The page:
A Healthier Life with Fewer Distractions
This short assignment can be filed under 'Working Without Stress' and was inspired by a brief exchange with members of the Ness Labs community.
When working for yourself you need motivation. Motivation to be fully autonomous; to show up and do what you need every day; to knuckle down and get shit done. In our hyper-connected world the life of a remote-working company-of-one is piled with challenges outside of those found in actually doing great work for clients.
'The Feed' is Mental Junk Food
With almost unlimited access to the web there is always a message board or content timeline to check on, some article bank or infinity pool to dive into. Maybe we ‘must’ ensure our knowledge is up to date and know exactly what is happening on the other side of the globe. It is easy to find this mental junk food and even easier to consume it.
Instead, we must make ourselves a decent meal; reserve our consumption to the things which will actually help us grow and switch off the junk distractions.
It's all about getting down to the thing we should be doing.
These distractions and poor-quality mental stimulants create stress; whether we know it or not it puts our mental faculties into overdrive. Some folks say they can multitask effectively and that they do their best work when they're under pressure. This is crazy talk.
Distractions and context-switching (the act of jumping between tasks and snapping into different mental states) do not allow our mind the time and space it needs to quieten down, to focus, and to create work of meaning. It is stretching what we are capable of to breaking point.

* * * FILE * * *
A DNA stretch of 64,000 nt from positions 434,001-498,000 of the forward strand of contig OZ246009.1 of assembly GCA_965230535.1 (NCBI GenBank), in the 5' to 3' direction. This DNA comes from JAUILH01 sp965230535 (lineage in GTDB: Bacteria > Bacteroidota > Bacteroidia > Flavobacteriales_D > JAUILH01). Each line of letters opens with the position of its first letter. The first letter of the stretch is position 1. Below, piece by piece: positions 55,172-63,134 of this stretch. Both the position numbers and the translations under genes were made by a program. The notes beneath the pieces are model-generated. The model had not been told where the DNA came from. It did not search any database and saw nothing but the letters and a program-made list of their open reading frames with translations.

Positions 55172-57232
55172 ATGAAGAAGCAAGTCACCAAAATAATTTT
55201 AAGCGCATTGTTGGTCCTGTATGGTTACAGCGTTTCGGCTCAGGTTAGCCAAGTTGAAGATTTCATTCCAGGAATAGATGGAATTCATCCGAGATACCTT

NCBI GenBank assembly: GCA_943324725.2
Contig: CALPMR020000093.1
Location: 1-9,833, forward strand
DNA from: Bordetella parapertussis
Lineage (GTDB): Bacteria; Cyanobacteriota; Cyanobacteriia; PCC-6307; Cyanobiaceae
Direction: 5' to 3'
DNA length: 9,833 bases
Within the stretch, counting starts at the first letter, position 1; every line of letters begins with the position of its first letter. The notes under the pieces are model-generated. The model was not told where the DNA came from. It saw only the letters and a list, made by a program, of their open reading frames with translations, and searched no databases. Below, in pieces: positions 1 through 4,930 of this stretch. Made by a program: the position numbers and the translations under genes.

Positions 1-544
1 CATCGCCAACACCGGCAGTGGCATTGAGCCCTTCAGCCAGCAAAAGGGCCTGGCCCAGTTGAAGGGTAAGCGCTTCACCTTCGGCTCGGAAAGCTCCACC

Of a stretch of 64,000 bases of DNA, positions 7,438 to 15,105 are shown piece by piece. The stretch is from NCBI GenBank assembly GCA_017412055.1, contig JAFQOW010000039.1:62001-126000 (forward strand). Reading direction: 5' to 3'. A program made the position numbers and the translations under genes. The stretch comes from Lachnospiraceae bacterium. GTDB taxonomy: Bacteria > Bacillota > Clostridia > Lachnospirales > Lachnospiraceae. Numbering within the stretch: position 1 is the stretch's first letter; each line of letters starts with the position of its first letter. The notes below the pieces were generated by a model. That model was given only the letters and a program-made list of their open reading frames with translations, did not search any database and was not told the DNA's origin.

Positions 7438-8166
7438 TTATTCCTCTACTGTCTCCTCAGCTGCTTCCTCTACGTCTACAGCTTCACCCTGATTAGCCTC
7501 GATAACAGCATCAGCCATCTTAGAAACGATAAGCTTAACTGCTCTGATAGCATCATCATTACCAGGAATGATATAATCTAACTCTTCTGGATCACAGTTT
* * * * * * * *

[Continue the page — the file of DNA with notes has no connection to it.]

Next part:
To be explicit, by checking your Twitter feed or quickly skimming through Instagram when your focus goes off the boil you are killing any opportunity you have to engage properly with the task in hand and do work that is any good.
You’ll tire more quickly and never build up the mental muscles you need to focus.
You'll feel worse later on because you haven't completed your work and have tasks hanging over you. Cue always-on working and burnout ...
It has taken me a long time to get to this point. It has not been an easy road. Having a slightly sadomasochistic relationship with social media (a story for another time) I had to train myself to find the right balance between 'connected' and 'freedom'. Since I quickly fall victim to temptation I use tools to help me stay the course.
When working I use 'Freedom' to block sites and apps which drag me down. Between 10am and 4pm every working day I do not have access to any of the infinity pools which can poison the well of creative thought. By removing access it has gradually killed the habit of mental junk-food snacking.
I don't have any social apps on my mobile devices. None. If I want to access Twitter, Facebook, or LinkedIn, I've made it hard to do so; I have to go in through a web browser on my iPhone - a sub-optimal experience in its own right! - and sign in every time.
Creating friction here has pushed me into finding a smoother path and build a healthier habit (see: not bothering to check in on socials and consume content all the time).
Small Changes for the Biggest Impact
The affect these new habits have had on my ability to get work done (any work let alone good work!) and create a more balanced, focussed life has been profound. Switching off from the distractions and killing context-switching has given me mental freedom and some much-needed quiet time. Sometimes, even, deliberate boredom.
I can get more meaningful work done in an undistracted 3-4 hour period of a morning than I ever could working 8 hours a day glued to a screen with access to the world at my fingertips.
I'm less tired; I'm mentally fitter; I am, dare I say it, a better person to be around. What's more, I've got more time to do the things I want to do because I'm spending less time doing the things I need to do.
Isn't it time we all dropped the distractions, consumed less 'mental junk' and learned our own healthy habits? Find the ways to reduce your own distractions. You'll feel better, work better, and be able to take on any challenge that crosses your path.